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According to Georgia Knap (1866-1946), there are 18 main points and 15 secondary points located symmetrically on the body where tensions can accumulate. The Knap technique aims at stimulating these muscle points to eliminate the pain encountered. By decreasing tension in these strategic areas of the body, the therapist also allows the whole body to relax, because all these points are interrelated.
Knap points are defined by three levels of sensation: active, passive and absent. A point will be considered active if tensions are felt without even putting pressure, while a passive point is considered painful only when pressure is applied. An absent point is simply an area without tension and without pain.
The Knap point’s technique can be integrated to a care and for a more global effect be complemented by other techniques such as reflexology. To regain vitality and health, Georgia Knap also suggested a change in diet and a healthy lifestyle, in addition to the massage of the points bearing his name.
In addition to reducing the effects of stress on the body, the main benefit of this technique is to eliminate any form of pain and muscle tension. Eliminating pain makes the body regain balance and better stamina.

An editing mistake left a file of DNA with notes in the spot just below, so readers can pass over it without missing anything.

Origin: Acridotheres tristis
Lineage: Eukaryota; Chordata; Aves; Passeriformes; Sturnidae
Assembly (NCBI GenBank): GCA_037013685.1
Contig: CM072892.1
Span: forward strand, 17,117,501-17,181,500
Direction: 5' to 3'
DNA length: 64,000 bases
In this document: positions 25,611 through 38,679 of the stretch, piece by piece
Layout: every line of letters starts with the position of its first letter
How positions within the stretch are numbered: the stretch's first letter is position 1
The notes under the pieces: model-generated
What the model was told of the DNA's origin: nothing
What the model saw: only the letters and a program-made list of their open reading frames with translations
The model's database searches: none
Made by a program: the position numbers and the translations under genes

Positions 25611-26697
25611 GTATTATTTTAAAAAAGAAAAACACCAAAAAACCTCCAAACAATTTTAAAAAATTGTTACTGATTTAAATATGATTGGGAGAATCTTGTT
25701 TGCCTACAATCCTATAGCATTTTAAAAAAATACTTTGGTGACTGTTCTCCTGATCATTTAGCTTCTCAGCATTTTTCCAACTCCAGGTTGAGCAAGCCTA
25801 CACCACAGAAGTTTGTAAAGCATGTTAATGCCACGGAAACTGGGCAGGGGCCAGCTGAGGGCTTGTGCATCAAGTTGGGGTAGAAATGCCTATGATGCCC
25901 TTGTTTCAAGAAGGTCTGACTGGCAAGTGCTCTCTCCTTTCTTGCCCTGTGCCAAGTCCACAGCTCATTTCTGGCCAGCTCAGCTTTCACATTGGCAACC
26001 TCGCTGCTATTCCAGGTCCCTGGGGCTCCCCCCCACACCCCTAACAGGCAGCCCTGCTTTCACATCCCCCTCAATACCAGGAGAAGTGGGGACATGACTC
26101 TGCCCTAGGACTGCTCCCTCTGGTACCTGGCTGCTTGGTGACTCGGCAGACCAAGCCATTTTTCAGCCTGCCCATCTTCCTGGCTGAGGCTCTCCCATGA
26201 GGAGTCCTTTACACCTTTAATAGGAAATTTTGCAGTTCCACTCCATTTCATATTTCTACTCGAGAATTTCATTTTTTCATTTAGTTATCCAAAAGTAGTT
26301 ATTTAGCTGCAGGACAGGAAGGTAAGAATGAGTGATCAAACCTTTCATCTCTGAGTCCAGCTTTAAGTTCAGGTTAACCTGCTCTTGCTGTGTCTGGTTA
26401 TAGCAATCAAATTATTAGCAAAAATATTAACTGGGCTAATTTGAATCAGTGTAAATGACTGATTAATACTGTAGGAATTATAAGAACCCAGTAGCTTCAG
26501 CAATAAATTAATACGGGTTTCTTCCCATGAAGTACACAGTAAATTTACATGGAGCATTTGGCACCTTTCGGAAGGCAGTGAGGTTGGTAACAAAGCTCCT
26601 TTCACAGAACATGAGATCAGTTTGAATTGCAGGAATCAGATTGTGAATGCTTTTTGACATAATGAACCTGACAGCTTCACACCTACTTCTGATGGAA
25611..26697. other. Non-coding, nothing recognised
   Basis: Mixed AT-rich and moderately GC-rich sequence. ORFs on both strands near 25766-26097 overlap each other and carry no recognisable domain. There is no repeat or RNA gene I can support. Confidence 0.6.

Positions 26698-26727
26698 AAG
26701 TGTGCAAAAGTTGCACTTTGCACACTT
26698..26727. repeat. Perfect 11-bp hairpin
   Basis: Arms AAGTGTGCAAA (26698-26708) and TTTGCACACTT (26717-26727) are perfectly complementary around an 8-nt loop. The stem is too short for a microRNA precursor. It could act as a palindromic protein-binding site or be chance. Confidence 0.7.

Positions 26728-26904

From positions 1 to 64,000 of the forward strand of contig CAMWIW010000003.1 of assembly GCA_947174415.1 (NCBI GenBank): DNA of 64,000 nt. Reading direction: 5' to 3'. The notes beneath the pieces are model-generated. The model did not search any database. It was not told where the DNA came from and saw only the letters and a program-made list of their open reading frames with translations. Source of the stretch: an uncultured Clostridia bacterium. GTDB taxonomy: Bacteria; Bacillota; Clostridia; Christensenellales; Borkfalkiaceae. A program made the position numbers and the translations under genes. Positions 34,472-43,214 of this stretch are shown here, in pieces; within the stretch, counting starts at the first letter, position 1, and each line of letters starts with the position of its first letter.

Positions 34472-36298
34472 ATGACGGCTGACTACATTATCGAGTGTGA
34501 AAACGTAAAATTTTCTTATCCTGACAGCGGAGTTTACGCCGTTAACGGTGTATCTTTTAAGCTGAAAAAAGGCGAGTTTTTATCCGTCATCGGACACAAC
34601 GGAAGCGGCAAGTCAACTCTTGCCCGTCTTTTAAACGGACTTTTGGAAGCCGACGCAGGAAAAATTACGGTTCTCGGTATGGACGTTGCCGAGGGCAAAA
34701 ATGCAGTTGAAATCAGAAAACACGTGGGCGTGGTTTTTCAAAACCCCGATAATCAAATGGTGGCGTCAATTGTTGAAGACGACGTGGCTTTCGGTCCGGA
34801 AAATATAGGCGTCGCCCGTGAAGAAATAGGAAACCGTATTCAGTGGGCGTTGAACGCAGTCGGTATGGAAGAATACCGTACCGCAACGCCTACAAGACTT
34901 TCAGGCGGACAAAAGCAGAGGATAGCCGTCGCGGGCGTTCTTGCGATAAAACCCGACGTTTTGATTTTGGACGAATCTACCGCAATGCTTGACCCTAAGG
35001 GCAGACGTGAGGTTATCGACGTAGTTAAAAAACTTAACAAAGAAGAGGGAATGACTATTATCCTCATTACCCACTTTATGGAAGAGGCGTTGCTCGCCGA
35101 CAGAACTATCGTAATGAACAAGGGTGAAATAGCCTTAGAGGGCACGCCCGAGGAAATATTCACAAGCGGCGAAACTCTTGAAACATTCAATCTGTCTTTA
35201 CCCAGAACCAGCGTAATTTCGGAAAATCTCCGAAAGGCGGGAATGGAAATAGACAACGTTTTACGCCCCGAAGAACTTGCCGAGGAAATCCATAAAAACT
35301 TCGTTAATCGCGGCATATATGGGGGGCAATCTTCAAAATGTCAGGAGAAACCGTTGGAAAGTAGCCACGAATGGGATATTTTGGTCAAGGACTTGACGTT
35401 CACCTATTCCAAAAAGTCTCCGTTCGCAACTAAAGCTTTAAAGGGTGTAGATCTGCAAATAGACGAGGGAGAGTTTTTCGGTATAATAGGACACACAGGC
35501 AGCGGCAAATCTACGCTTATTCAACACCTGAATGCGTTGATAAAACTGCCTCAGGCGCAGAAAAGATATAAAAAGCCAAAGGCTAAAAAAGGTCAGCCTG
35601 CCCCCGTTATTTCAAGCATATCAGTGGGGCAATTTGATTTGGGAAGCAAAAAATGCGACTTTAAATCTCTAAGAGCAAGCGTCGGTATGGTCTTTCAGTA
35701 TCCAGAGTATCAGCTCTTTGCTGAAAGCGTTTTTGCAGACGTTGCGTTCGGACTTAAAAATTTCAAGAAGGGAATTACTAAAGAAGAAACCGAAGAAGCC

In addition to promoting good overall health, Knap points massage strengthens the body’s immune system by improving blood circulation. The technique is also known for the relief of torticollis, sinusitis, headaches, lower back pain and sciatic nerve pain.
To perform this technique, the 18 main points, identified from K1 to K18, must be massaged in their respective order. Using any kind of device such as a crystal, pestle, stick or his thumb, the therapist exerts pressure directly on the painful area with rotating motions (clockwise and counterclockwise) for about 30 seconds. The sensation can be uncomfortable and painful at the time, but a feeling of well-being is felt as soon as the pressure applied by the therapist is released and the targeted point is free of tension. In addition to pressuring Knap points, smoothing, modelage and kneading techniques can be used.
Although it is normal for this massage technique to be slightly painful, points where too much pain is felt should be avoided. For the same reason, it is contraindicated to receive a massage of Knap points in the case of muscle strain and muscle tear or rupture of ligaments or tendons. This care should also be avoided if the risk of hemorrhage or phlebitis is significant. If you feel very tired and sore after the care, get some rest and talk to your therapist at your next meeting.Find a therapist